Good Dogs In Traditional Japanese Art

News

Hello everyone, CEO Olivia here. As you know my huMom & I enjoy sniffing out art on the inter-webs. I was curious about how dogs are portrayed in other cultures. Today I’m sharing some beautiful traditional Japanese art. Enjoy.

Have a wooftastic weekend.

CEO Olivia

Have you sniffed out my new free eBook series on living with Canine Epilepsy? Just go to my store & paw the subscribe button at the bottom of the page.

 

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Wordless Wednesday for December 13th

wordless wednesday

Today, I’m joining the Wordless Wednesday Blog Hop sponsored by BlogPaws!

Paw here to Join this week’s blog hop & sniff out some new blogs for fun!

3 bum swings! 3 more!

CEO Olivia

Have you sniffed out my new free eBook series on living with Canine Epilepsy? Just go to my store & paw the subscribe button at the bottom of the page.

 

Canine Blood Donors

Health

With the holiday season upon us, I’m naturally thinking about gifts. Hello everyone, CEO Olivia here. It’s said that giving blood is the gift of life. Just like humans, animals need blood banks too. A safe, regulated supply of blood is necessary for surgeries or transfusions such as in a case of poisoning.

Here in Canada, the Canadian Animal Blood Bank (CAAB) is in need of canine donors to help keep their reserves up as we head into the holiday season. Much like how Canadian Blood Services exists for people, the CAAB is a non-profit organization that supplies canine blood to Canadian veterinarians.

The organization is based in Winnipeg, where collected blood is processed & stored, but it also has collection sites in Toronto, Calgary & Edmonton. Each blood donation can potentially help two dogs.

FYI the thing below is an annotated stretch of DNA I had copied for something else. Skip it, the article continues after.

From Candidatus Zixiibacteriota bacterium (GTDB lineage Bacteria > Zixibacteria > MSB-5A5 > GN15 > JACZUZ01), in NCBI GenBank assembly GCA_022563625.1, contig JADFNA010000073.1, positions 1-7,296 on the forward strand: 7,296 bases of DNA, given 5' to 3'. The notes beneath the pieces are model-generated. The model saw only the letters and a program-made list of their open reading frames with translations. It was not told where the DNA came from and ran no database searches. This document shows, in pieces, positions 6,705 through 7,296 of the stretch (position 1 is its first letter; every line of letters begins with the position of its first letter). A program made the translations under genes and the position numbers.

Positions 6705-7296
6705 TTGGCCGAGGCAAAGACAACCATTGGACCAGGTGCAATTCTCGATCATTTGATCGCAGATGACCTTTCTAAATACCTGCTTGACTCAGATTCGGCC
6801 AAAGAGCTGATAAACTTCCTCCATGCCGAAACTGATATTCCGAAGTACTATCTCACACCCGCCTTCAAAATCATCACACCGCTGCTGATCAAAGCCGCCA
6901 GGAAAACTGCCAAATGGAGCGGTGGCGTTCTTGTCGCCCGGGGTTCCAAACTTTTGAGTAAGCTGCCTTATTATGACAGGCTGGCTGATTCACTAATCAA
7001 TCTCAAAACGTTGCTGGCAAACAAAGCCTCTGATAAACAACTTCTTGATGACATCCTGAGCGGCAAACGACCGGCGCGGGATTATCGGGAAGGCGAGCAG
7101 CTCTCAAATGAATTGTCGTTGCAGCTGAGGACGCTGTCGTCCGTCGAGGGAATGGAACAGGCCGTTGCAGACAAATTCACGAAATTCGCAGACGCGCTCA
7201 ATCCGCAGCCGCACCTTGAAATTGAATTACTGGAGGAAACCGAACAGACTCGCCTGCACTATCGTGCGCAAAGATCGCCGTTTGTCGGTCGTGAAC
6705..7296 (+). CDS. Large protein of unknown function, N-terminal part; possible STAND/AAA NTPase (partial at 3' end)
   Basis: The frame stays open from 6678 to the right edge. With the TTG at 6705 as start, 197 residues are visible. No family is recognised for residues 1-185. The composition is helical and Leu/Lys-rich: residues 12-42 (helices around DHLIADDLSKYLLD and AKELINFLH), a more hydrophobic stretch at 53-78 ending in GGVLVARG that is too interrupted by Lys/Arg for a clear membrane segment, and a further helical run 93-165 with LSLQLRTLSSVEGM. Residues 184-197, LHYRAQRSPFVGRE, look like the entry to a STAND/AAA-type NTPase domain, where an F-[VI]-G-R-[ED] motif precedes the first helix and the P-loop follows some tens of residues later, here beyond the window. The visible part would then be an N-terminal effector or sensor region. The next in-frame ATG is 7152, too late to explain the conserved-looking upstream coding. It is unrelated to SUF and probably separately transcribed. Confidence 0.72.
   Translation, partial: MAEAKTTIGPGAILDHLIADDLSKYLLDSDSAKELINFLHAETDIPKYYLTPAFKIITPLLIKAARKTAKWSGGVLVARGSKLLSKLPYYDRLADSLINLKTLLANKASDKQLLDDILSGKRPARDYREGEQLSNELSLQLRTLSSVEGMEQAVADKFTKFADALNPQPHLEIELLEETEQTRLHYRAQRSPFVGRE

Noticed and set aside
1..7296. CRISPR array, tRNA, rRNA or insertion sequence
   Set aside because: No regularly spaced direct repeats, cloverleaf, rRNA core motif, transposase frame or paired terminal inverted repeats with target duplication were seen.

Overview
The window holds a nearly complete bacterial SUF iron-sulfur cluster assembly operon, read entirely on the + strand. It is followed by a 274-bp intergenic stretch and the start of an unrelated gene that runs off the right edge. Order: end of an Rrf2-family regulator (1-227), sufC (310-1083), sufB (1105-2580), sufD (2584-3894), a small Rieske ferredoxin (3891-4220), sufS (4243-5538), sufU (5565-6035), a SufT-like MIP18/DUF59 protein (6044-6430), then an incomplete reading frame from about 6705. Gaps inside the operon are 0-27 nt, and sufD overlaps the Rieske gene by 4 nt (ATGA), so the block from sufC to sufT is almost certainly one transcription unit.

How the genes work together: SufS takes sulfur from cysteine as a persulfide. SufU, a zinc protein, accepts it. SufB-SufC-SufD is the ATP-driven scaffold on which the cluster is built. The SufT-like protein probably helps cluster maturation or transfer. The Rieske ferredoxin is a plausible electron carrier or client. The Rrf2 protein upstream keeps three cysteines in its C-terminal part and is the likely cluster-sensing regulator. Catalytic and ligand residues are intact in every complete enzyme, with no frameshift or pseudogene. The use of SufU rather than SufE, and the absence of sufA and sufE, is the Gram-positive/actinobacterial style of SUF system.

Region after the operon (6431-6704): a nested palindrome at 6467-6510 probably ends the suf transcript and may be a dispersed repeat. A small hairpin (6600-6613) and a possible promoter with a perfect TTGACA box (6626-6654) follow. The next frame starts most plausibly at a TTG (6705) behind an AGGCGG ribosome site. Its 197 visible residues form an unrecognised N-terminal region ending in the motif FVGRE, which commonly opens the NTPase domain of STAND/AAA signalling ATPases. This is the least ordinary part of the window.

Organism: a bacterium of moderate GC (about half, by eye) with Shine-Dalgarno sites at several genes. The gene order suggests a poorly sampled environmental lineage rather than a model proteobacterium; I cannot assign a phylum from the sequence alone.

I myself would donate but do to my idiopathic epilepsy, my blood has too many AED’s (anti epileptic drugs) in it.

To donate a dog needs to be:

  • in good health,
  • at least 55 pounds ( 25 kg. )
  • one to eight years old
  • up to date with vaccinations

Some larger breeds, such as Great Danes or Mastiffs, need to wait longer to donate because they are not yet fully grown after one year.

The process is very similar what a human goes through when donating blood. It takes about 20 minutes start to finish. Upon arrival, dogs are weighed, a sample is taken to test for packed cell volume & protein levels. If everything is good, the dog is put on an exam table while it’s human is shown how to help the process go smoothly. This naturally includes treats. The actual donation only takes a few minutes, during which time 450 to 500 milliliters of blood are collected. Dogs who are eligible can safely donate every three months.

How fascinating. Has your good dog ever donated blood? Perhaps you’ve needed blood in an emergency. I’d be interested in hearing your story.

CEO Olivia

Have you sniffed out my new free eBook series on living with Canine Epilepsy? Just go to my store & paw the subscribe button at the bottom of the page.